I use mostly individual stocks and ETFs but also hold a very small selection of mutual funds.
My personal portfolio has over time moved more towards easy maintenance, decently yielding stocks and ETFs but I can still become excited over a great small cap idea. :) But ideally I want a portfolio that can mostly handle itself for an extended period of time and that I don't have to worry about should something happen that keeps me from attending it regularly. Therefore I subscribe to some kind of core & satellite approach and I currently probably have too much of a satellite and rather want to add to my core.
I have written 2 dutch books on value investing: "Aandelen selecteren als waardebelegger" and "Beleggen in bull- en bearmarkten". See bol.com (search for the titles).
As a mathematician (Ph.D.) I am most interested in investment strategies with statistically favorable returns. In particular I invest in net-nets (20-30% average annual returns). I find companies with low Enterprise Value/Earnings before Tax and Interest (EV/EBIT) and strong balance sheets (20% average annual returns) also very interesting. Since such stocks are rare I invest globally.
Click "Learn more" below to see my exclusive research description on net-nets and low EV/EBIT stocks.
I am an Herbalife Member and active Distributor. Views expressed are my own. I receive no compensation from anyone for commenting or writing, including Seeking Alpha. I am long HLF.
Update July 2016: The settlement between HLF and the FTC resulted in an agreement that, in the words of Chair Ramirez "..will insure in my mind that Herbalife, if they comply with the provisions, will operate legitimately going forward " (From press conference transcript).
The debate of whether Herbalife is a legitimate company or not will no doubt continue on this site but, in the real world, the debate is over.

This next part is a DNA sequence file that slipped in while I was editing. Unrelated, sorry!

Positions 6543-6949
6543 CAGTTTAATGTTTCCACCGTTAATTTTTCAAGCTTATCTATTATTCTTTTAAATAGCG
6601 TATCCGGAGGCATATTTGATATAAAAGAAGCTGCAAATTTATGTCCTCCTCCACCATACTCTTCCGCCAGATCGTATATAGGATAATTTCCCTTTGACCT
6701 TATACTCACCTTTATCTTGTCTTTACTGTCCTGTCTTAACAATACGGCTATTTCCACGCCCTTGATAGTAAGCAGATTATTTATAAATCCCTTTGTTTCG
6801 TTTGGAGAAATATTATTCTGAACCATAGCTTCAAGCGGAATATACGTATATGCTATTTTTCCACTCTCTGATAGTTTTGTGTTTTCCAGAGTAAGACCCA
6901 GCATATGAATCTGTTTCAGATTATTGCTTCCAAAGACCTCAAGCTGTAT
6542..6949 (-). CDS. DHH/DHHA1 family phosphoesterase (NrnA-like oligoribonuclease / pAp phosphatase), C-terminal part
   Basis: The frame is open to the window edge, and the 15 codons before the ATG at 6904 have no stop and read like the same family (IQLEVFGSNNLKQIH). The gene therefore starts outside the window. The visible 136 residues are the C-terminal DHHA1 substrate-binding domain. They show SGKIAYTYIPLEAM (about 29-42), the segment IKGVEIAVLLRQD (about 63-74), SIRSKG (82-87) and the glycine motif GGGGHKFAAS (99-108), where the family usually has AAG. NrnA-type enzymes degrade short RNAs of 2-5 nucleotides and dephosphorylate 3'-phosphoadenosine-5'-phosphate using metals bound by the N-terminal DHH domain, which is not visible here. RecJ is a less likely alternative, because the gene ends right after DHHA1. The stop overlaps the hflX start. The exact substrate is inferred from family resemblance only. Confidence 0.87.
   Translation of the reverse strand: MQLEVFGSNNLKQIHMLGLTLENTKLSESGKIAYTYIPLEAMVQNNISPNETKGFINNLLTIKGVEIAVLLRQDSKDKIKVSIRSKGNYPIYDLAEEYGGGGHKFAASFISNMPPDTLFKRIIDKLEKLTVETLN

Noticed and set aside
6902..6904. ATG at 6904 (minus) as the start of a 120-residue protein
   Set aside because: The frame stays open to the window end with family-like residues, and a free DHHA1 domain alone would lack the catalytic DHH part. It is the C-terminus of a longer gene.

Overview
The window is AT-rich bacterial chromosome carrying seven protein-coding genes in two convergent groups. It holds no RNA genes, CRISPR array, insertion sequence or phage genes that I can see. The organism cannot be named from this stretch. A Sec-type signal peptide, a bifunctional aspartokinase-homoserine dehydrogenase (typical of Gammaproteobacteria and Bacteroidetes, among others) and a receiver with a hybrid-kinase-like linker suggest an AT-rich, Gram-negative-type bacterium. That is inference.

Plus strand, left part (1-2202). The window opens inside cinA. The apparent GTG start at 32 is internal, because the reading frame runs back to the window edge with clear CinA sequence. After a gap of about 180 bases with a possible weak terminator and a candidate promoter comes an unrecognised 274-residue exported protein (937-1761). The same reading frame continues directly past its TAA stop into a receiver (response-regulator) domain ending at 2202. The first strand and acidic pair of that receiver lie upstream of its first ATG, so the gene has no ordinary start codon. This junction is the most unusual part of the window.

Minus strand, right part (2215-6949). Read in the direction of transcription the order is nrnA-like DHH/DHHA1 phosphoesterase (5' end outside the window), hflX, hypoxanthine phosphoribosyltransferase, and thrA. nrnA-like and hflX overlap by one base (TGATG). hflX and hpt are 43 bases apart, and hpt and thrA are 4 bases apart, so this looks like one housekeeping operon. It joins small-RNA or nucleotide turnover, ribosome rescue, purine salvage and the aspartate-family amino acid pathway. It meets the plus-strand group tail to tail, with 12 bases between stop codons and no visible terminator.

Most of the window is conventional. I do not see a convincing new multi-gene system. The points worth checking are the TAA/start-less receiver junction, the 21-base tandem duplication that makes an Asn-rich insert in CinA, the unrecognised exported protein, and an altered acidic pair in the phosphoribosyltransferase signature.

10+ years experience investing in every kind of company imaginable with a current focus on smaller market cap companies, especially those with interesting dividends. Here to post my thoughts publicly in order to help other investors and to gain valuable feedback from the community here.
I am an experienced individual investor who has been trading merger arbitrage stocks and options since the 90's. I am a writer with a Master of Science from Northwestern University and I truly enjoy writing articles about the stock market. I try to look for opportunities where the odds are in my favor and there is a definite edge. On Seeking Alpha my articles will aim to provide insight and favorable risk/reward for the readers.However, I am not an investment advisor so any recomendations or ideas I write about in my articles, blogs, or comments shouldn't be taken as investment advice. I recommend using my writings as a starting point to which you should add your own research or that of an investment advisor.
"Any time you make a bet with the best of it, where the odds are in your favor, you have earned something on that bet, whether you actually win or lose the bet. By the same token, when you make a bet with the worst of it, where the odds are not in your favor, you have lost something, whether you actually win or lose the bet."
-David Sklansky, "The Theory of Poker"
Jeff Diercks, is an investapreneur and recovering CPA. He actively trades his own money and manages the assets of a select group of clients at InTrust Advisors, a Tampa, Florida based wealth management firm focused on trend following and price momentum strategies utilizing ETF securities.
Mr. Diercks is also the managing member of Stock-Signal.com, which provides its subscribers with trend following buy and sell signals on a select group of broad market indexes.
Mr. Diercks has worked with discretionary and non-discretionary investment accounts for over a fifteen years and has overseen all aspects of InTrust's and Stock-Signal's investment processes. Additionally, he has over twenty years of experience working with wealthy individuals and families in both business and financial consulting roles.
Seeking investments without using the ridiculous style-box approach. If I can make a return in excess of what I judge the risk to be, I'll invest. Over time, using a Kelly formula, I tend to weight positions from 2-10%. A diversified portfolio is a career-saving move, not an investment philosophy.
My primary focus is on Risk Arbitrage but at various times over the past 20 years I've had the majority of my funds in: Value, Growth, Spinoffs, Special Sit, Momentum, Junk, Defaulted Debt, Preferreds, and Converts; all have their place and time.
I'll try to use options if possible to magnify returns for